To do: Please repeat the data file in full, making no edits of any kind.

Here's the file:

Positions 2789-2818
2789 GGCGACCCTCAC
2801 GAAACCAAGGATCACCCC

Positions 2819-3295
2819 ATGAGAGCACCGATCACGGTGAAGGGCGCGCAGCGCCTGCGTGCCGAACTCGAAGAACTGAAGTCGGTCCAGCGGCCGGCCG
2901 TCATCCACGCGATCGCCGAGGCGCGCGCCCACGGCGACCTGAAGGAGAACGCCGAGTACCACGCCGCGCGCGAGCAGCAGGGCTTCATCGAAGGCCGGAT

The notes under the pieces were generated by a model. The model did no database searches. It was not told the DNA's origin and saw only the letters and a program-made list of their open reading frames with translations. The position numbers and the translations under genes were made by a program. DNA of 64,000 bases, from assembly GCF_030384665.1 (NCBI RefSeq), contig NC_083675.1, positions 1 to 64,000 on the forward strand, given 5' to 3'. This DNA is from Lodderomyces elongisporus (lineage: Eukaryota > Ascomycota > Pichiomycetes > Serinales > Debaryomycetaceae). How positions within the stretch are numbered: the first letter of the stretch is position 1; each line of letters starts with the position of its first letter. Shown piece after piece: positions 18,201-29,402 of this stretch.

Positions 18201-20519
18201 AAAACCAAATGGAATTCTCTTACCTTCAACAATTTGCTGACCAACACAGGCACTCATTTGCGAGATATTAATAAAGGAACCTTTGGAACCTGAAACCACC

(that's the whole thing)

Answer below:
Positions 2789-2818
2789 GGCGACCCTCAC
2801 GAAACCAAGGATCACCCC

Positions 2819-3295
2819 ATGAGAGCACCGATCACGGTGAAGGGCGCGCAGCGCCTGCGTGCCGAACTCGAAGAACTGAAGTCGGTCCAGCGGCCGGCCG
2901 TCATCCACGCGATCGCCGAGGCGCGCGCCCACGGCGACCTGAAGGAGAACGCCGAGTACCACGCCGCGCGCGAGCAGCAGGGCTTCATCGAAGGCCGGAT

The notes under the pieces were generated by a model. The model did no database searches. It was not told the DNA's origin and saw only the letters and a program-made list of their open reading frames with translations. The position numbers and the translations under genes were made by a program. DNA of 64,000 bases, from assembly GCF_030384665.1 (NCBI RefSeq), contig NC_083675.1, positions 1 to 64,000 on the forward strand, given 5' to 3'. This DNA is from Lodderomyces elongisporus (lineage: Eukaryota > Ascomycota > Pichiomycetes > Serinales > Debaryomycetaceae). How positions within the stretch are numbered: the first letter of the stretch is position 1; each line of letters starts with the position of its first letter. Shown piece after piece: positions 18,201-29,402 of this stretch.

Positions 18201-20519
18201 AAAACCAAATGGAATTCTCTTACCTTCAACAATTTGCTGACCAACACAGGCACTCATTTGCGAGATATTAATAAAGGAACCTTTGGAACCTGAAACCACC